Learn how to catch amazing moments in nature with wildlife photography tips for beginners — from what kinds of compositions to capture to wildlife photography settings to adjust on your camera.
Who doesn’t love getting out into nature? The fresh air, the beautiful landscapes, and the excitement of unexpectedly seeing a wild animal all make for a memorable experience. I’m sure many of us have heard the phrase “Take only memories, leave only footprints,” an invitation to leave the wild exactly as you found it. But what if you could take something a bit more physical than a memory? What kind of souvenir could remind you of the experience while not diminishing the scene in any way? In a word: photographs.
We’re living in the greatest time ever for amateur photography. Never before have so many people had the ability to take great pictures. Right now, just about everyone is walking around with an incredibly powerful camera in their back pocket or bag. Heck, this device is so powerful it even sends and receives phone calls!
So why is it, then, that when you look at the cellphone photos you took with this astonishing bit of hardware, they’re anything but art? You know the shots I’m talking about: boring, flat landscapes; blurry, grainy images of out-of-frame subjects; or a murky image of … what is that? Sasquatch? Maybe it’s Nessie. I’m not quite sure, but I thought I was shooting a duck! If those are the results you’re getting, it’s no wonder you’re probably ready to give up on nature photography.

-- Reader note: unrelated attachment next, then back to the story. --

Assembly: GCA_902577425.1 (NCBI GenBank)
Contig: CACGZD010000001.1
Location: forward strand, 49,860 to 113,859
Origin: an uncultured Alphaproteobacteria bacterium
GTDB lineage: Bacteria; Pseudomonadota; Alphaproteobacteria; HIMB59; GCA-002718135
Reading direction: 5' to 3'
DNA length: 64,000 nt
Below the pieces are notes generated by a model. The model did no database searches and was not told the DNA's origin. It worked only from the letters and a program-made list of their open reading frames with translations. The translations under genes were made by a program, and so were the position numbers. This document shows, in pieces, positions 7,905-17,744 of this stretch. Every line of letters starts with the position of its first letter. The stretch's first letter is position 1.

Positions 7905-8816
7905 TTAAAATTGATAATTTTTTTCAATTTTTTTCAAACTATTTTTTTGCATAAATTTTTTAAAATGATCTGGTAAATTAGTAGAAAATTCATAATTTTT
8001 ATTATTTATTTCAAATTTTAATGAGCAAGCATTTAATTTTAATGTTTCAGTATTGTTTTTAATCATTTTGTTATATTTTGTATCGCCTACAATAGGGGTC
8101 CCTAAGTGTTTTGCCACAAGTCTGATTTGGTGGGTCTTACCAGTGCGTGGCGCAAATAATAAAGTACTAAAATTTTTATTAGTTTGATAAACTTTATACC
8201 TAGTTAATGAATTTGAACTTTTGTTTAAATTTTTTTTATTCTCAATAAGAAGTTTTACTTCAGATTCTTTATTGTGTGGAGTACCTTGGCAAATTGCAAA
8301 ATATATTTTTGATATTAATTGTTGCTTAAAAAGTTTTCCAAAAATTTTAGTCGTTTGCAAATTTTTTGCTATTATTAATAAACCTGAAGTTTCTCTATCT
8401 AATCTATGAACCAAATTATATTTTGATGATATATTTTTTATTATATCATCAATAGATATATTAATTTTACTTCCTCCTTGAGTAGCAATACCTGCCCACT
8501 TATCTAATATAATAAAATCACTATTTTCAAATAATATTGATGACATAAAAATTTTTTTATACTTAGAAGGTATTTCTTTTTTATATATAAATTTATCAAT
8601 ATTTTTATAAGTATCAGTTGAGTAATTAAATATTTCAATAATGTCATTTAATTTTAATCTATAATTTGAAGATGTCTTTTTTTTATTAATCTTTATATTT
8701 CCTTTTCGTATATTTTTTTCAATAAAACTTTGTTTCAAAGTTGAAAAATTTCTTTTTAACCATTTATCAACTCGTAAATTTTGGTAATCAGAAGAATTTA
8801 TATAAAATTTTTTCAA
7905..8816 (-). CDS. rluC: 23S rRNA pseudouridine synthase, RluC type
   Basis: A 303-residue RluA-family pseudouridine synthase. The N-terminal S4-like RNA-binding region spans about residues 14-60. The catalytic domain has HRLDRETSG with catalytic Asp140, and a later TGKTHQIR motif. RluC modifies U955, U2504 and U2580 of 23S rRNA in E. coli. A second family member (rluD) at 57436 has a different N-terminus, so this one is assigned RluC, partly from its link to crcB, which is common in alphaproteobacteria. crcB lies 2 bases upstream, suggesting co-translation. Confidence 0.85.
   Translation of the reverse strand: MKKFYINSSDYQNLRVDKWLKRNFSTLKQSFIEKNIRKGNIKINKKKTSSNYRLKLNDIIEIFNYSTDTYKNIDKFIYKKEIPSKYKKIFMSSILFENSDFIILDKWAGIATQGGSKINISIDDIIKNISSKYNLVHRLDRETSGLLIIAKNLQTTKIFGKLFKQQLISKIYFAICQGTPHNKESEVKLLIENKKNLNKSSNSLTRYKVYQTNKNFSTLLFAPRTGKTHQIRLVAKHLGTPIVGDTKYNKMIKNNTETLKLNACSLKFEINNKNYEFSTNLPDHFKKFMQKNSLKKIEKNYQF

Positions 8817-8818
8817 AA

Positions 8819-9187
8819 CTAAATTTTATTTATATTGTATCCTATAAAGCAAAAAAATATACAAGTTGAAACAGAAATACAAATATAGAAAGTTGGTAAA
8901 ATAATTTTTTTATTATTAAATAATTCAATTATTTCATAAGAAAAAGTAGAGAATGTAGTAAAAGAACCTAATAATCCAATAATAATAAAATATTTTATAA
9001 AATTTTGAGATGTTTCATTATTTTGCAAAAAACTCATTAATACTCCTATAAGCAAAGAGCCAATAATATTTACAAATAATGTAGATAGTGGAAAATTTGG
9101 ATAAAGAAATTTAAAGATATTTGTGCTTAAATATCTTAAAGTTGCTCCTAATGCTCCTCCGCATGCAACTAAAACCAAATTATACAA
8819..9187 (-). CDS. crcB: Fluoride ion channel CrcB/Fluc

I could easily spend more than half of this article discussing camera and photographic mechanics and barely scratch the surface. Instead, let’s leave it at this: Take the time to learn your camera intimately. Learn the controls and their functions so well that you can make changes on the fly without taking your eye away from the viewfinder. Don’t give in to the temptation to switch to full auto mode. (Get a quick brush-up on photography terminology below.)
And while you’re at it, put down the cellphone and upgrade your camera. I use a digital single-lens reflex camera (DSLR), the digital descendant of the 35-millimeter film camera with exchangeable lenses, with either a 50-millimeter prime lens or a 150-to-600-millimeter zoom lens, depending on what I’m shooting. There are other options, but that’s what I use. Gear isn’t cheap, but you can find some great deals on used equipment. Just be certain it’s been thoroughly checked out and is in top working condition.